A small paleolagoon along the margin of the glacial Lake Agassiz basin near Wampum, Manitoba, 130 km southeast of Winnipeg, contains an unusually thick and continuous sequence of late-glacial and Holocene organic sediment. Cores at 17 sites through this sequence provide insight into the fluctuations of the level of Lake Agassiz, the timing of the construction of the lake's most extensive strandline (the Upper Campbell beach), and the paleoecology of this area during the past 10 000 14C yr. The history of this area is established from 26 new AMS radiocarbon dates, siliceous microfossils, plant macrofossils, mineralogy, sediment characteristics, and stratigraphic relationships.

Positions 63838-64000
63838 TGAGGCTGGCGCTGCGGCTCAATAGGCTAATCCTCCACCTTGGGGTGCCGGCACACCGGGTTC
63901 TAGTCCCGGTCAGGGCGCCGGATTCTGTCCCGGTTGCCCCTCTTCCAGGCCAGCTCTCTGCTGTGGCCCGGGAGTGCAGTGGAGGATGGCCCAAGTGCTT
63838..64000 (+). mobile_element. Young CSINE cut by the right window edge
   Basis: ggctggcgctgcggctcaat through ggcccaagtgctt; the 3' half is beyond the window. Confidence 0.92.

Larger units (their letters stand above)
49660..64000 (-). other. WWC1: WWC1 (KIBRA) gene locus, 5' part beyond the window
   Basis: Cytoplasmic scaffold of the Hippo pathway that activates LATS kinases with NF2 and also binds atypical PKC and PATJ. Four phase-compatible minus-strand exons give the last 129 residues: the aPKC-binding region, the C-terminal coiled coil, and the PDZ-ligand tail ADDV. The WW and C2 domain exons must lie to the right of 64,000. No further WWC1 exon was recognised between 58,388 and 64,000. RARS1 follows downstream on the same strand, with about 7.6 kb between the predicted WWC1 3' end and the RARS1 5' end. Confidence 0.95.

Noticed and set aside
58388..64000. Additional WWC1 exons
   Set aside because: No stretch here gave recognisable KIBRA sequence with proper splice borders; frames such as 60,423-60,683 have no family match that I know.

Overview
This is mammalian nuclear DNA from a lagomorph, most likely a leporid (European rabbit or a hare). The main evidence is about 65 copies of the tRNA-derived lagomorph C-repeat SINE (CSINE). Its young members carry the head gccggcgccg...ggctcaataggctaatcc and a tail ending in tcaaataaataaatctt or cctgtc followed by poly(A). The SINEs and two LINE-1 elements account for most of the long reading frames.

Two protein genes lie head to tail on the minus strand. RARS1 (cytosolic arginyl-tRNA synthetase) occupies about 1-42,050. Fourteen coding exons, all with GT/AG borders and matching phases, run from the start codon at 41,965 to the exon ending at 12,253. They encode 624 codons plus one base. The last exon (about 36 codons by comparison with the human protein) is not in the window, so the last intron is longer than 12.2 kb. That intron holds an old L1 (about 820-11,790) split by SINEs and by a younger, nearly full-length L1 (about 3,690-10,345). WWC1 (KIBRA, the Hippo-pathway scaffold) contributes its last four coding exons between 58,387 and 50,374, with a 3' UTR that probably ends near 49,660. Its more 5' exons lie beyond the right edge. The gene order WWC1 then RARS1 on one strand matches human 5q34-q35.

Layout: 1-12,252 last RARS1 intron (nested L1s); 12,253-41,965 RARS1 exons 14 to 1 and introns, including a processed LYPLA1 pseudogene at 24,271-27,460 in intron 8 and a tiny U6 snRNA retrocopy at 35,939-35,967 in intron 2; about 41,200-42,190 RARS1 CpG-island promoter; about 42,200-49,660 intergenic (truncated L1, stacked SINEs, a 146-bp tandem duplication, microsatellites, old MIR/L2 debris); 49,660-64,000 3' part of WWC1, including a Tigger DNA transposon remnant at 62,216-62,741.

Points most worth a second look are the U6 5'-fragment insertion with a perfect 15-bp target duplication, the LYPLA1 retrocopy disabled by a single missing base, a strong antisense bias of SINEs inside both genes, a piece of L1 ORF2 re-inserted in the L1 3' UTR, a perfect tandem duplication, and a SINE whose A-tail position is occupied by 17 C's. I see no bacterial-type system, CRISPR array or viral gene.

Following deglaciation at Wampum about 11 14C ka, deposition of largely unfossiliferous silty clay with occasional ice-rafted clasts represents relatively deep-water conditions in Lake Agassiz. Overlying this is a spatially and temporally variable mixture of silt, sand, peat, gyttja, and marl, containing an allochthonous assemblage of siliceous microfossils and plant macrofossils with a wide range of radiocarbon dates. These sediments were deposited in an embayment of Lake Agassiz, mainly in shallow, quiet waters, as the lake transgressed about 10 ka over the Moorhead low-water phase surface. Between about 9.7 and 9.3 ka, the Wampum embayment was progressively isolated from Lake Agassiz by growth of the Upper Campbell spit, resulting in the formation of a lagoon. Organic-rich deposits on the lakeward side of the lagoon were buried 9.3–9.4 ka by sand and gravel of the spit, and a thin overwash of sand marks this event throughout the lagoon. At about this time, Lake Agassiz fell below the Upper Campbell beach level. Subsequent accumulation at Wampum consists mainly of algal gyttja during the early Holocene and marl during the middle Holocene; only minor fluctuations in hydrological conditions occurred, except for slightly warmer and drier conditions between 6.2 and 4.0 14C ka. These stable, shallow-water conditions may be due partly to persistent groundwater contributions to the site. Progressive encroachment of rooted aquatics led to present-day fen conditions; peat accumulation across the basin began by about 4.0 ka.